I have my computer font set quite small so that I can see more on one screen at a time, but a collegue recently warned me that I would cause damage to my eyes later in life. Is there any scientific evidence to support this claim?
The "damage" done by screens is in the form of eye strain. Your eyeball focuses by using muscles in the eye to change the shape of the lens within the eye, to properly focus incoming light onto the correct portion of the retina.
It is the second part of your eye, after the cornea, that helps to focus light and images on your retina. Because the lens is flexible and elastic, it can change its curved shape to focus on objects and people that are either nearby or at a distance.
Since we are talking about muscles physically manipulating the lens, constantly focusing on items at the same location will cause the actual muscles to fatigue. This manifests itself as:
Eye strain also known as asthenopia is an eye condition that manifests itself through nonspecific symptoms such as fatigue, pain in or around the eyes, blurred vision, headache, and occasional double vision. Symptoms often occur after reading, computer work, or other close activities that involve tedious visual tasks.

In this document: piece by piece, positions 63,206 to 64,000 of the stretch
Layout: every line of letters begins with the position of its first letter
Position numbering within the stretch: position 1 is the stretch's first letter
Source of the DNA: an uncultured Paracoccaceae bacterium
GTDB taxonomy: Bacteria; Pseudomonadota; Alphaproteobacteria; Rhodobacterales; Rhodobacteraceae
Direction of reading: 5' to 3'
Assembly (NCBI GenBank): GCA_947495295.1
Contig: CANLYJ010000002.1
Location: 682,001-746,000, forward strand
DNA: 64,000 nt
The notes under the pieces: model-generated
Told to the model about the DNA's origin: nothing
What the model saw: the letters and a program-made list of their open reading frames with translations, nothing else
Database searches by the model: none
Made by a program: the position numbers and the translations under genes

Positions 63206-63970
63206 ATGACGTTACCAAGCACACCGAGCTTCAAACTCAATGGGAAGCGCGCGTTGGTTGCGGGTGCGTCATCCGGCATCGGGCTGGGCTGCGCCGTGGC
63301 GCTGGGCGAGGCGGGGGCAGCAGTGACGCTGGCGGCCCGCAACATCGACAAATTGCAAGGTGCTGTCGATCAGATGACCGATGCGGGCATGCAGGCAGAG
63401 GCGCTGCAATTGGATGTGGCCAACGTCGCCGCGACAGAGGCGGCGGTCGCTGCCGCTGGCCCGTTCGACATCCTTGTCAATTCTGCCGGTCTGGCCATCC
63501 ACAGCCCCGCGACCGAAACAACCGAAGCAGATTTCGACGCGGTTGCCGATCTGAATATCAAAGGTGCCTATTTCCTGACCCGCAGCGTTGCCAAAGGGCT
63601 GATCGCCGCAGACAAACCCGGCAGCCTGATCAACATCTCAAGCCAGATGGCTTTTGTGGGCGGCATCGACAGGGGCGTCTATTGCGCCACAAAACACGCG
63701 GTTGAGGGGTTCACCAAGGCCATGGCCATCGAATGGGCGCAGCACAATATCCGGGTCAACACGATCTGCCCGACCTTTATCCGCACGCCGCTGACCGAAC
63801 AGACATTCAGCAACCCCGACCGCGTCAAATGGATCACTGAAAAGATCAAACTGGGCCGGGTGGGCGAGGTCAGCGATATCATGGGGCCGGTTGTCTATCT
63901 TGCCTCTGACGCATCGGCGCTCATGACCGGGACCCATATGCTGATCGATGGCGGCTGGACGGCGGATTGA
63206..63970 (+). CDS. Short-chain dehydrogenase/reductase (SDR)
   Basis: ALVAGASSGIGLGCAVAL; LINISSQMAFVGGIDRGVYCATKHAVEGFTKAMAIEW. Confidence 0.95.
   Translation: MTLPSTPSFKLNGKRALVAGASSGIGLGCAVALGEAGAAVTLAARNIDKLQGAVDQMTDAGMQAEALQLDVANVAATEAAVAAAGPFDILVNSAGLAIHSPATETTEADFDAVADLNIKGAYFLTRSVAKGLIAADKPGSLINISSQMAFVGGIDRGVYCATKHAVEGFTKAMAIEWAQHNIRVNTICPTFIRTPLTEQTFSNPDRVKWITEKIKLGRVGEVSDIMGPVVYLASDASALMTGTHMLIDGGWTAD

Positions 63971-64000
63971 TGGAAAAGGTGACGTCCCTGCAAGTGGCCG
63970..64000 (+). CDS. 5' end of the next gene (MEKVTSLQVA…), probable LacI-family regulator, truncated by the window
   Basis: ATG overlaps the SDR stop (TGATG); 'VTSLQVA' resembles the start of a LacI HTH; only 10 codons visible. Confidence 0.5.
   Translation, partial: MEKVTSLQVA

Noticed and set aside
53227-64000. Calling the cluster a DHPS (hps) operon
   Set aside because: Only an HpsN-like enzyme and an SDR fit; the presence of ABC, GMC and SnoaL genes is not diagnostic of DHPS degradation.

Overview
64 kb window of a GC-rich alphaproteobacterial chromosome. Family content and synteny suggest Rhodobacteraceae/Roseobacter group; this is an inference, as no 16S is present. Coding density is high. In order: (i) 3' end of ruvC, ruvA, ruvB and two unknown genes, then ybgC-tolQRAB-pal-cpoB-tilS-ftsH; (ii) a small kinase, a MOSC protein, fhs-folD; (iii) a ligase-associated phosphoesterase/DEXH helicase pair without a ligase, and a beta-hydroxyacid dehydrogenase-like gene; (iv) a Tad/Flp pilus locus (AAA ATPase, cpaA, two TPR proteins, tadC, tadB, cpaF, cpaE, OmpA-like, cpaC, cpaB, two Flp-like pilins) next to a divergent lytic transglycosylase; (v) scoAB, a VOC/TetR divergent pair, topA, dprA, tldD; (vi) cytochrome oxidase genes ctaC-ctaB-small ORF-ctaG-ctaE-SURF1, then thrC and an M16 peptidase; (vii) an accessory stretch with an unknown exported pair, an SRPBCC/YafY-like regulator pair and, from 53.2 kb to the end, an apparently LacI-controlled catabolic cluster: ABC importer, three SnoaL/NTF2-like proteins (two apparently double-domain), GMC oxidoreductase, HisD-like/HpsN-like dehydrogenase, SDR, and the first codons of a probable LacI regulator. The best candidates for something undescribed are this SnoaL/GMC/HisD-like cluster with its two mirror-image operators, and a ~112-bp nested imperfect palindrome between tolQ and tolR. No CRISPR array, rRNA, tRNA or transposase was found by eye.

Once the muscles have had a chance to rest, the body recovers. Since eye-strain is a short-term condition, you are not actually "damaging" the eye.
Eye strain facts. ... Extended computer use or inadequate or excessive lighting may cause eye strain, but there are no permanent consequences of this. Symptoms can include headaches, blurring of the vision, feelings of dryness, and other discomfort, but eye strain will not damage your eyes or change their anatomy.
Eyestrain doesn't have serious or long-term consequences, but it can be aggravating and unpleasant.
(Wish I could down-vote Mayo Clinic for using "aggravating" on their web site like that).
As one ages, like with many other types of tissues in the body, the lens of the eye becomes less flexible/more rigid, making it more difficult to manipulate for focus. This would speed the onset of and increase the frequency of eye strain, as the muscles have to work harder. This is why people (like me, who avoided glasses for almost 50 years) need reading glasses more often as they age.